■ Police hunt ‘despicable’ Poppy Appeal thieves
TWO men are being sought by police investigating the ‘despicable’ theft of a Poppy Appeal collection tin.
CCTV shows one suspect asking a hotel receptionist for a sheet of paper and another taking the money while staff are distracted.
The theft took place at the Renaissance Hotel on Nettleton Road near Heathrow Airport at around 11.30pm on November 9.
Detective Constable Kris Latham, from Aviation Police, said: ‘Stealing a Poppy Appeal charity tin, or indeed any charity donation, is a despicable act and we are determined to bring those responsible to justice.’
■ Grenfell ‘exploiter’ convicted of £90k fraud
A MAN who pretended to be a victim of the Grenfell Tower disaster, defrauding its genuine victims of nearly £90,000, has been jailed.
Abdelkarim Rekaya (pictured) enjoyed 209 nights in a four-star hotel, before being provided with a flat in Chelsea following last year’s catastrophic fire.
The 28-year-old, originally from Tunisia, kept his head bowed as Judge Giles Curtis-Raleigh described how he ‘chose to exploit a national tragedy’ and sentenced him to four years for fraud and six months for obtaining leave to remain by deception.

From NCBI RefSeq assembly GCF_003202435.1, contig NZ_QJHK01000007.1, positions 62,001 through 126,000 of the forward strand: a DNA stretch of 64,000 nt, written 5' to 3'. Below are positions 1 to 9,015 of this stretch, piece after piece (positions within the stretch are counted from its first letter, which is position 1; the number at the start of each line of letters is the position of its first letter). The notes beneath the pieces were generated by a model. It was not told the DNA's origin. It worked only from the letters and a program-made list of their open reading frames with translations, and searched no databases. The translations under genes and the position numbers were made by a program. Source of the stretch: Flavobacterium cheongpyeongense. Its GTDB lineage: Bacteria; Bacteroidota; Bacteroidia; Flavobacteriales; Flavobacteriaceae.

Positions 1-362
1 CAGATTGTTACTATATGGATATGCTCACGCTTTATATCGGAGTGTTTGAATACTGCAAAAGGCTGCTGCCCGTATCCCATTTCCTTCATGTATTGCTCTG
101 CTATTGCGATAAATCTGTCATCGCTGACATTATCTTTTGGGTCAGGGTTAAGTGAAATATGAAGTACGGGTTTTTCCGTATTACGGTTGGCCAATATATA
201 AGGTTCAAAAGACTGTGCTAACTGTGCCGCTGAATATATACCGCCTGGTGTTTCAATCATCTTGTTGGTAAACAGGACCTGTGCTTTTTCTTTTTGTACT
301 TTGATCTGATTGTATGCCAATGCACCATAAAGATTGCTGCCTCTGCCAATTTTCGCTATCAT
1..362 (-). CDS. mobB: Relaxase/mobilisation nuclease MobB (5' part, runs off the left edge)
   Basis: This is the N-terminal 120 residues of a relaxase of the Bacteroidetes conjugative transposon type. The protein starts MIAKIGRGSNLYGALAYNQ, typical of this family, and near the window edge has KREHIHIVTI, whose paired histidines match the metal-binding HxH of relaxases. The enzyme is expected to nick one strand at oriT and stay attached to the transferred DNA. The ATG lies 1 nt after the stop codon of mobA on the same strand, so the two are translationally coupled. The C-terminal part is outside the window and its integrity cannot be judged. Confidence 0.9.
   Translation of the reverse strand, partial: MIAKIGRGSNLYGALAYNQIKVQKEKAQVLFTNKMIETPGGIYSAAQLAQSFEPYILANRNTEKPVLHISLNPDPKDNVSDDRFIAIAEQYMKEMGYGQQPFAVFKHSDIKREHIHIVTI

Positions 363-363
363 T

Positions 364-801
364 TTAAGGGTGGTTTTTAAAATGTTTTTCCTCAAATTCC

Rekaya had claimed to be sleeping rough in the tower on the night of the blaze, but prosecutor Catherine Farrelly told the court this was a ‘complete and utter lie’.
Rekaya is the latest in a string of fraudsters to be sentenced in relation to the disaster, with 13 people convicted and £630,000 in bogus claims uncovered so far.
■ Marriott warns hotel hack may have hit 500m guests
MARRIOTT has announced 500million guests’ data may have been exposed during breaches in a reservation database that began in 2014.
The ‘data security incident’ hit the chain’s Starwood portfolio, which includes Trump Turnberry in Ayrshire as well as London’s Park Lane Sheraton Grand, Westbury Mayfair and Le Meridien Piccadilly (pictured).
Up to half a billion guests who booked before September 10 could be affected, with the database storing passport numbers, dates of birth, names, addresses and phone numbers, as well as payment card numbers and expiration dates.
Marriott president and chief executive Arne Sorenson apologised and said they were doing everything they could to help guests.
The Information Commissioner’s Office (ICO) has begun making inquiries over the breach and a spokeswoman advised people who may have been affected to be vigilant and follow advice about how to protect themselves on the ICO and National Cyber Security Centre websites.